Step 6: Helmet

With the helmet I started with the visor. This is the only part that is not painted. I used black, high-gloss foil. To do this, I taped the part, stripped it off, reapplied it, cut it and repeated several times until it fit.

I "taped" the blue elemts with "Rubbermasking from Schmincke". Everything else is applied freehand with a brush. Three different greys and some black.

At this point, you should still work as if you want it to look perfect and clean at the end. So without any damage or other traces of wear.
The weathering is done much later.

Step 7: Facehugger Part 1

The Facehugger was completely drawn in with putty. I used "Nigrin Fine Filler". Solvent-based. This immediately dissolved the primer.

It hardens again, but at first you assume that you have ruined everything now.

Due to the curing times, the whole filling process took many days. Filling, letting it harden, sanding, filling again ... and so on.

I have used 5 layers including sanding and shaping. From the third layer on I started to form with the dental tools. The bumps have all been shaped a little bit. The joints, or the attachments to them, have also been shaped.

Step 8: Facehugger Part 2: Colors

The whole alien should get a skin tone. This skin should look a bit sick and also thin in some places.

A good clue are your own knuckles.

So the base is a very thin, slightly dirty yellow. The putty absorbs the paint very quickly. And the colour tone changes continuously. And the putty also gets a few cracks. This all sounds like a catastrophe, but the opposite is true. This dynamic creates the organic look.


2x glazed with the same colour.

But I started undiluted in the still a bit too light areas. The still wet paint then with diluted paint a little bit spread.

Afterwards I added some red to the glaze to make the tone itself a bit warmer. And at the same time a bit darker to create saturation. I started at the fingertips. Nail polish for the Facehugger. Then along the edges of the fingers and all the hollows.

The method is to work from back/underneath to the front. Basically like a contrast line/outline to emphasize the front colors.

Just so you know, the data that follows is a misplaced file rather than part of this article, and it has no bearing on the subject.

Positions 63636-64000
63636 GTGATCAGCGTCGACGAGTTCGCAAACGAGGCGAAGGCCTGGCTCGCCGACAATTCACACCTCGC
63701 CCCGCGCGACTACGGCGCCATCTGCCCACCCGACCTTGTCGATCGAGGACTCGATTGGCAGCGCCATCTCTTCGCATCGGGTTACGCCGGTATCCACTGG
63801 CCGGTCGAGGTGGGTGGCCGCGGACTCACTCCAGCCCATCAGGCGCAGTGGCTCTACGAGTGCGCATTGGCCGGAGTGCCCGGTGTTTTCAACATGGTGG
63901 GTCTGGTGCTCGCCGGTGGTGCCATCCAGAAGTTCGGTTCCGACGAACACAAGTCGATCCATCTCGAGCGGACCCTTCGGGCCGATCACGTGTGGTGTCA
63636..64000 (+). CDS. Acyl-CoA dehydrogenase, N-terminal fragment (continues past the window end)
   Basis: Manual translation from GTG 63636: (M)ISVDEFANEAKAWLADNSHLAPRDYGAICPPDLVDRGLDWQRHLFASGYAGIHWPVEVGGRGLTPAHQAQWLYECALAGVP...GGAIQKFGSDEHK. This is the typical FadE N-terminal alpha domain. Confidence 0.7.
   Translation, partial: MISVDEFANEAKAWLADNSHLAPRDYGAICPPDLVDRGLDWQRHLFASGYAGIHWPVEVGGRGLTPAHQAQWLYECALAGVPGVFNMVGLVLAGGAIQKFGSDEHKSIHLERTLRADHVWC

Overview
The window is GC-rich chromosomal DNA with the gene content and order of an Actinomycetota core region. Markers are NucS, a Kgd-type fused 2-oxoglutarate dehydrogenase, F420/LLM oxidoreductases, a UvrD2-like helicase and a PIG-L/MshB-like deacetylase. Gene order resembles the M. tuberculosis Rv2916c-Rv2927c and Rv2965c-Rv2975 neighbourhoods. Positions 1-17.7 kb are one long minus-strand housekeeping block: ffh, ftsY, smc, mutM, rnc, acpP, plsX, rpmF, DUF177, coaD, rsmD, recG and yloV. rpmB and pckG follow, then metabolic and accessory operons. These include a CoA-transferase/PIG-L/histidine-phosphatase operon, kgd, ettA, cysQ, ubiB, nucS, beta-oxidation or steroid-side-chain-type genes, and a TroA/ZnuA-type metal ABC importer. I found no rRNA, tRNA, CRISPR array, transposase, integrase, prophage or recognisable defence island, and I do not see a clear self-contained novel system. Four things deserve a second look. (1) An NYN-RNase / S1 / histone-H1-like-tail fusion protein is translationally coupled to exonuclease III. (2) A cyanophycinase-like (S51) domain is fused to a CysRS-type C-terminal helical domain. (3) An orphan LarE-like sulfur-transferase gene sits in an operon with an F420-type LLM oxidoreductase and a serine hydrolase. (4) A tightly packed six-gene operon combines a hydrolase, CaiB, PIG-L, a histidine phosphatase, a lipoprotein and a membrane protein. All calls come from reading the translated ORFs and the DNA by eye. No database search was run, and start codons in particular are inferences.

And what I had completely forgotten was the back of the lower lobes.

It is now painted pure with the reddish glaze. On the level that's enough, too. But if necessary -> a second layer on the lobes.

Step 9: Facehugger Part 3: Black

Now the Facehugger only lacks a little structure. The colors look good in themselves, but lack contrast. Black brings volume.

Otherwise you use black for a wash to bring out fine details. Effectively you shear color in scratches. This is not possible here, because there are hardly any scratches. And the putty still absorbs the colour.

Fine color is the key. And this very much diluted. You could almost talk about dirty water. And ideally in 3 or 4 shades. The last one being water.

I shaded five times until I thought it was enough.

Step 10: Facehugger Part 4: Gloss

Even if this step is done quickly, you should be aware that after applying the paint no more changes are possible.

The acrylic-paint should have been dry for a few days. The "acrylic varnish from Schmincke" can be applied more or less like oil. It has a very good flow. But you should test it in any case on another object. After days only with acrylic this color is something completely different.

The varnish is also very well suited to make the blood look wet. You should not exaggerate this, but at the spots where blood would accumulate, it gives just the right effect.

Step 11: Weathering: Helmet

In order to make the helmet appear a little less clean, the shine must first be removed. I got this with 1000 grit sandpaper.

Afterwards I removed some paint in several places. Here it was originally planned to use the chipping technique. Then here and there with the scalpel fine hairline cracks worked in. All new cracks were then sanded down with 1000 grit paper so that the edges of the cracks did not interfere. Afterwards again with the black glazes on the helmet. At some point you have reached the point: now it is enough.

Every little scratch on the photos is set and reworked by hand.

Step 12: Finishing / Extras

For the small valves at the front of the helmet I have come up with a little something. I removed the fine wire meshes from an ultrasonic measuring device of an Arduino kit. Then cut them with scissors. A circle of about 1mm. And pasted them on the exits. Then painted over several times. These are details that are hardly visible to the eye. But...

For the stand I simply used spruce. 80x80x25mm. The edges chamfered with the router. Then black varnished with wood stain. The helmet is glued with black hot glue at three points. Under the wood are 4 silicone stoppers.

Step 13: Final Pictures

And some last pictures.

I hope you enjoy the whole project. If YES, then please vote for me in the fandom contest.

Thank you for reading,


P.S.: the whole story of its creation can be read in German in my new forum "". It can also be found at

I can't give you an *.STL, because there is no STL made. You have to make it in your own slicer.